Haseeb Gardezi is the Chairman of Pakistan Hotel Association and Chief Operating Officer of Hashoo Group, Pakistan’s leading hotel chain company. He has over 2 decades of experience in the hospitality sector. Mr Gardezi is a certified Management and Hospitality professional from Cornell School of Hotel Administration, USA. This interview is part of a series for the January Issue of Global Village Space magazine looking at the next decade for Pakistan – its strategic challenges and opportunities (2021-30).
What does Pakistan’s Hospitality Sector need to do to recover post-Corona?
When Corona initially started at the beginning of this year, after the lockdown, hotels and banquets were closed and next four-six months saw them badly affected. However, by August-September things started getting better; initially, we were allowed to open banqueting, then restaurants and finally the rooms. By October and November, recovery was not 100% compared to previous years but was almost 50-60%.
However, the second wave of Covid-19 has aggravated the situation again, though hotels are not closed, banquets are not operating; only the outdoor areas are open such as restaurants, so the overall capacities have reduced. The room occupancy in cities has gone down because nobody is travelling. We have seen many cancellations of internal group travel as well as the loss of international travellers, so hospitality continues to be in losses.
As Chairman of the Pakistan Hotel Association, I am aware that while, the bigger hotel groups such as the Hashoo Group, or the Avari group may be coping, smaller hotels are being hit hard, cashflows are down, and employee salaries are being delayed. For these hotels, they need good occupancies, their livelihoods, employment, and everything is related to room occupancy, which has not been happening, due to stringent government regulations to stop Covid from spreading.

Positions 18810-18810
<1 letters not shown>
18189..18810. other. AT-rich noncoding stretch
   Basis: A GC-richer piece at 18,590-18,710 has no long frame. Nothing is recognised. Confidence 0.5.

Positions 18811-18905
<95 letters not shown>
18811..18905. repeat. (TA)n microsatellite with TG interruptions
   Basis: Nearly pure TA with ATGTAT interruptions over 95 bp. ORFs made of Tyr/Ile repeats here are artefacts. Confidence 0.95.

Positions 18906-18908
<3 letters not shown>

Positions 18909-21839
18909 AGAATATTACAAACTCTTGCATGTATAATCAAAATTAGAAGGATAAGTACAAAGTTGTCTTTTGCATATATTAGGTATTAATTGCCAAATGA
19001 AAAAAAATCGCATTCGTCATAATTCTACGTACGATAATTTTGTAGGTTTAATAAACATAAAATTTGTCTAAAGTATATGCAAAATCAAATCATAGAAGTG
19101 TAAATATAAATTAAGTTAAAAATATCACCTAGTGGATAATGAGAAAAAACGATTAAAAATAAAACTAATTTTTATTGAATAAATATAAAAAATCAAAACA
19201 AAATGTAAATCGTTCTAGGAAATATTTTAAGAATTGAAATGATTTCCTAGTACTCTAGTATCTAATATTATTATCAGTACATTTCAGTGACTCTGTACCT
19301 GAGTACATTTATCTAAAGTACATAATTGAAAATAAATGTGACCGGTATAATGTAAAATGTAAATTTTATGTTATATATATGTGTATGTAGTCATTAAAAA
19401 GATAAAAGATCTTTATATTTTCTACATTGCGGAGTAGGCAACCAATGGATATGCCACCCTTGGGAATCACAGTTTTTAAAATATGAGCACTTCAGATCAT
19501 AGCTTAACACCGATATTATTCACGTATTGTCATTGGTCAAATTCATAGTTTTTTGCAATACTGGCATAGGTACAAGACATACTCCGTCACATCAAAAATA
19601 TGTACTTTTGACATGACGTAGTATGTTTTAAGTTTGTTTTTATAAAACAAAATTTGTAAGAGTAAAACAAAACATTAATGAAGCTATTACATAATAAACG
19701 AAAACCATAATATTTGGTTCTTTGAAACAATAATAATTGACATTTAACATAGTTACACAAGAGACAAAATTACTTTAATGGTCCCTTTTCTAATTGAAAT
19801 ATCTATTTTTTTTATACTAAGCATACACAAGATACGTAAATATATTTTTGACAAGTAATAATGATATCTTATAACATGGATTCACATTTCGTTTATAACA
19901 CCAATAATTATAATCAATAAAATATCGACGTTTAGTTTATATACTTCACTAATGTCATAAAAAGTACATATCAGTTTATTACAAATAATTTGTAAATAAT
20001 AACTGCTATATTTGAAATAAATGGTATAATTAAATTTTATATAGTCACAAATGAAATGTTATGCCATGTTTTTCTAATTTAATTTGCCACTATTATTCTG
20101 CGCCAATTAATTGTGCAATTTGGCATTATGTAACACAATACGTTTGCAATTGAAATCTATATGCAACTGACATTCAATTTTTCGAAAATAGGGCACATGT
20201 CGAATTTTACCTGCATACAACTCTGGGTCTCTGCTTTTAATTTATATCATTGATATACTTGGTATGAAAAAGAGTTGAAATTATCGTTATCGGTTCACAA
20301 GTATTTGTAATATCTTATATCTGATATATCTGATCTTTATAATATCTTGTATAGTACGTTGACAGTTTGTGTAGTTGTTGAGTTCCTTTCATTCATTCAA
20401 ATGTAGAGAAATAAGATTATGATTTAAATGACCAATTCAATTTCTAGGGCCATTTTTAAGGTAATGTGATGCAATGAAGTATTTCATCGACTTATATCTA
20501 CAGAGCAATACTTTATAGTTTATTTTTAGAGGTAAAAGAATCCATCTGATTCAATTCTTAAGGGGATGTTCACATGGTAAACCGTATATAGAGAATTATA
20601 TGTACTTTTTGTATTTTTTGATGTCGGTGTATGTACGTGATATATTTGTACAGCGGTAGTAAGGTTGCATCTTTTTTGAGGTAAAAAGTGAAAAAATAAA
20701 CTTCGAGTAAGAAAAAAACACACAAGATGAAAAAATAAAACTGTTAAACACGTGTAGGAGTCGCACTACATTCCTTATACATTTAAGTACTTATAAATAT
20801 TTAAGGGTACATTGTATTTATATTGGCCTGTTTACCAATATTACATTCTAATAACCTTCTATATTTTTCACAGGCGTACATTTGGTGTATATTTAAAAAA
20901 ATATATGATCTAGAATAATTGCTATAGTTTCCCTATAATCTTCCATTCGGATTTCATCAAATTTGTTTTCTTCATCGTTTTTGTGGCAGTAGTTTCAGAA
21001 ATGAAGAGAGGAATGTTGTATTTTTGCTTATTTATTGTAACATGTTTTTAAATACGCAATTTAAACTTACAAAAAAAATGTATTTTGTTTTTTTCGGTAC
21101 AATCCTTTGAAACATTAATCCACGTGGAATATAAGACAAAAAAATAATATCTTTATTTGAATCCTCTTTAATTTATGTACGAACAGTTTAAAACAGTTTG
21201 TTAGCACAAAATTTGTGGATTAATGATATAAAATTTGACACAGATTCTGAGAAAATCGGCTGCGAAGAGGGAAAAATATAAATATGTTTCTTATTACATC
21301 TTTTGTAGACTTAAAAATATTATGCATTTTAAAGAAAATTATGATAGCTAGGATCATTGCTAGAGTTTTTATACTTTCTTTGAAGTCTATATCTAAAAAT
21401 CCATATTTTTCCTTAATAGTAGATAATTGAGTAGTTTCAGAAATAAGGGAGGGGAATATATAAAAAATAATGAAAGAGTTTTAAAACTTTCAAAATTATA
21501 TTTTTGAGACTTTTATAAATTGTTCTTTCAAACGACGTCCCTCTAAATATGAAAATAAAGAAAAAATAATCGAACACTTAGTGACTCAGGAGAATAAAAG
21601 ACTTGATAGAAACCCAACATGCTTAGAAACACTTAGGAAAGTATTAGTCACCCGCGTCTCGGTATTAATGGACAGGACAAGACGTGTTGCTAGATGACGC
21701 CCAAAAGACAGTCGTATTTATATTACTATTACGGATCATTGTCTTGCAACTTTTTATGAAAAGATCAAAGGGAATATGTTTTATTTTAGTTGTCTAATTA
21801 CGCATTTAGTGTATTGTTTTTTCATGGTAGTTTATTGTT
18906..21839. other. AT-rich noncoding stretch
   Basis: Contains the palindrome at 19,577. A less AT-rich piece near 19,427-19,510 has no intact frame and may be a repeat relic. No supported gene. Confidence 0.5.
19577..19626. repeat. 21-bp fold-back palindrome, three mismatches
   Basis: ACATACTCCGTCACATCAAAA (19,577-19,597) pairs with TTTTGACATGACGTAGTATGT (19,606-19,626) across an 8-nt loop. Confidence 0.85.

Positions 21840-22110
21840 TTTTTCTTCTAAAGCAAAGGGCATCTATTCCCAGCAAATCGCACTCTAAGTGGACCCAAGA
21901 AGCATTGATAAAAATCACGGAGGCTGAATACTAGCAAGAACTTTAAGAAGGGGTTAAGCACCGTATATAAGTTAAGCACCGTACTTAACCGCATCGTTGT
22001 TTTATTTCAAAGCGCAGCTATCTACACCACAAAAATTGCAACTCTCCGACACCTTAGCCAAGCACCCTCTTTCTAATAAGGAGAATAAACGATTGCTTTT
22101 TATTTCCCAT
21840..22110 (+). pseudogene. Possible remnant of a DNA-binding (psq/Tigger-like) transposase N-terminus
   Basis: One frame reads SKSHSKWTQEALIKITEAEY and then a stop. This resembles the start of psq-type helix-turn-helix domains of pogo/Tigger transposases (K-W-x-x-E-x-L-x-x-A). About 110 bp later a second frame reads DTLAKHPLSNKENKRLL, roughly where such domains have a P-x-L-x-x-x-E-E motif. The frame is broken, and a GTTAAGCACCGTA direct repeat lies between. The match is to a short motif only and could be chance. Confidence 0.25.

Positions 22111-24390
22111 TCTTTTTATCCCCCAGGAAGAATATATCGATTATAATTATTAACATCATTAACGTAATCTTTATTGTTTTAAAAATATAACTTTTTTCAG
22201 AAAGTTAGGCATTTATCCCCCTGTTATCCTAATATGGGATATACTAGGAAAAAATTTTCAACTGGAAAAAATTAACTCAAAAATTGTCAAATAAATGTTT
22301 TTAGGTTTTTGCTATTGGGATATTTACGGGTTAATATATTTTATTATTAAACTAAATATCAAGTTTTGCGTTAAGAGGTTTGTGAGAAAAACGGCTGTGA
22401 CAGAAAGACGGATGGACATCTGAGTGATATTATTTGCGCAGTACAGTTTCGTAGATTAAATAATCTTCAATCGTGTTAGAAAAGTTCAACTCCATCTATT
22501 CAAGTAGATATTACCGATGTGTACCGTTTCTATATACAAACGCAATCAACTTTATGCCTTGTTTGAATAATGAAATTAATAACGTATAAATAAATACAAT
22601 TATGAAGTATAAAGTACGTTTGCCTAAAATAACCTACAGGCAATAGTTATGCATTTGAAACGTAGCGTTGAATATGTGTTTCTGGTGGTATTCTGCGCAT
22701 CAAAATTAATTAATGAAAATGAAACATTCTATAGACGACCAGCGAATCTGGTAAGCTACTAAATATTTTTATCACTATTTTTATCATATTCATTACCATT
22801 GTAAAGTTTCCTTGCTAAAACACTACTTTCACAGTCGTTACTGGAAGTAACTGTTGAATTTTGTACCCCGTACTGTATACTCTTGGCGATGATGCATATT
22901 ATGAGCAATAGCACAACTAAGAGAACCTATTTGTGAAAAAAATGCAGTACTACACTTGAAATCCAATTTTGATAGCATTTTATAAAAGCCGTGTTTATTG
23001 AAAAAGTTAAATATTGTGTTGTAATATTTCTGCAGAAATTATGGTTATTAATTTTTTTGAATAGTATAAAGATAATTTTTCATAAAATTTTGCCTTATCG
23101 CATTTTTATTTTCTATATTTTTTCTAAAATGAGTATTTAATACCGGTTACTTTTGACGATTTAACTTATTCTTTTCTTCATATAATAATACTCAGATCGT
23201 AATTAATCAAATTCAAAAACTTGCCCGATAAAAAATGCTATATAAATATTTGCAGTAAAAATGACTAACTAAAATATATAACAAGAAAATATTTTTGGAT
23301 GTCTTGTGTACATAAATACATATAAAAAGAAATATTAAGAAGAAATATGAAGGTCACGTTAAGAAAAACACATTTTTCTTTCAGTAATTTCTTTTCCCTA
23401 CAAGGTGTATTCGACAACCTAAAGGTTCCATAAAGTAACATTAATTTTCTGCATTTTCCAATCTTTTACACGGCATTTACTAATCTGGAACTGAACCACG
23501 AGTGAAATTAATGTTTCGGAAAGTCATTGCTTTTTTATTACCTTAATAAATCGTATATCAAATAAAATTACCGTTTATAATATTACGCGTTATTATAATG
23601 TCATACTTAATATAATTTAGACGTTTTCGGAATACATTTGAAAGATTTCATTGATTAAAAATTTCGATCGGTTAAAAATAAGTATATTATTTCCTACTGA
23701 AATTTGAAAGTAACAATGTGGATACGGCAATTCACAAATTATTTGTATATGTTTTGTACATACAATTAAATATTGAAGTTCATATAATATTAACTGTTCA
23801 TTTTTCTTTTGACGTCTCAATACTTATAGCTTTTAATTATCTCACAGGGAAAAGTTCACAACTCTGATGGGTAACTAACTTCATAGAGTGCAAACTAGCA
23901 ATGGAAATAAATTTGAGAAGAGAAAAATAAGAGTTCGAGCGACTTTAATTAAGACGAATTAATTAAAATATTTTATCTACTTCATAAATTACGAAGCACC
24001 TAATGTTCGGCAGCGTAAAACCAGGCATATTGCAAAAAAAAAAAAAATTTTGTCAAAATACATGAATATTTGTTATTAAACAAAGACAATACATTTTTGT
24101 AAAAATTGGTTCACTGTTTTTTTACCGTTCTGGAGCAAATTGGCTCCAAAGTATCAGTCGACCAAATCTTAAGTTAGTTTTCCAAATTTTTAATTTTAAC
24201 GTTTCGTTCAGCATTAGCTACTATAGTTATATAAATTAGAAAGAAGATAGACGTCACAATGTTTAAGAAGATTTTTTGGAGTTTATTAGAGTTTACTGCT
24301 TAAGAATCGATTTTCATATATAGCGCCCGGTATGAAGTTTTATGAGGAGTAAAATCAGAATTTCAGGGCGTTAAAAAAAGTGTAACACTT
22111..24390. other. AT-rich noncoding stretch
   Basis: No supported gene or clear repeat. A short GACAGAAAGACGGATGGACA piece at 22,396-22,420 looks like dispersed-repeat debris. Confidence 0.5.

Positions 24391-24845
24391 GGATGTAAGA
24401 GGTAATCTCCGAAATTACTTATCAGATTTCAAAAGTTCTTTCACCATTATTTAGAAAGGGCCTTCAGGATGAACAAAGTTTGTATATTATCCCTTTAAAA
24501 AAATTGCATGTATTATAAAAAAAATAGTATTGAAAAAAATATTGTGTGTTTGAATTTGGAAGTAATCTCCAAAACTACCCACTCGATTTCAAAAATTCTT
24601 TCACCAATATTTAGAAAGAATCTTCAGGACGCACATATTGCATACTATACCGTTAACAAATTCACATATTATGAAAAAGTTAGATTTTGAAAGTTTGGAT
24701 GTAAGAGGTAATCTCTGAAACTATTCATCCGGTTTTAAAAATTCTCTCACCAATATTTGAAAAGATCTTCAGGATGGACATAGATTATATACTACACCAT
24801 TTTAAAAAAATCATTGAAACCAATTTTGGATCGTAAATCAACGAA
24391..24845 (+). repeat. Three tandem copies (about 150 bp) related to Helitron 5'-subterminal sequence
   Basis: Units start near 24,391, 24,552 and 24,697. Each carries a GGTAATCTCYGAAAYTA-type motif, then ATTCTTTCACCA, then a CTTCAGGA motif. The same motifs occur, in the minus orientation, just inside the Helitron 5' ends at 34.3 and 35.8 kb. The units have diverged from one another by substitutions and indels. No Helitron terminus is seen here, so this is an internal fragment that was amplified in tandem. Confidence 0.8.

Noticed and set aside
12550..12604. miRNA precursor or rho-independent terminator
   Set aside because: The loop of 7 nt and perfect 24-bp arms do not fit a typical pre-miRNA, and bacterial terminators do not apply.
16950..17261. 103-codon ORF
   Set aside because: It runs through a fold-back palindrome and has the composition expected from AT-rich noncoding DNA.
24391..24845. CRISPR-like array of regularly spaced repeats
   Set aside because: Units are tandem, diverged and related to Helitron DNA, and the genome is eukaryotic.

The hospitality sector needs government help in utility bills, which has not been given so far, as well as help through soft loans or grants until cash flows increase to help hotels survive. Taxation on the hospitality sector has to be reconsidered, maybe consider giving a tax holiday, or organizations like EOBI come forward and start giving stipends to employees or even allow hotels to place a moratorium on contributions until the situation improves. The government needs to help the hospitality to stand on its feet.
We are working with the FBR, and with various ministries on the subject. The other thing to highlight is that given when foreigners come, they pay in dollars, so in essence, we are also foreign exchange earning companies. The hospitality sector should be permitted to deposit direct foreign currency revenues in the state bank.
In that case, we should get all those privileges that foreign exchange earning industries get; we must be considered an industry which has a potential to earn and bring in foreign exchange so we should also be given all those reliefs and all those tariffs, electricity tariff or the utility tariff that industries, which are considered to be foreign interest-earning industries get.
We should be brought in line with them. The prime minister’s vision for tourism mustn’t be lost in this Covid situation. Insha’Allah, one day we will get out of this, but by the time we get out of this, we do not want smaller businesses and smaller banquets and other such businesses to also close down. The government has to make sure these areas are sustained.
Giving loans on interest is not going to help because as soon as the hotels open, they would be bombarded by the loan payments and be bombarded by the interest payment. They will not be able to survive, and they will go into defaults. The government should come up with grants to help such businesses.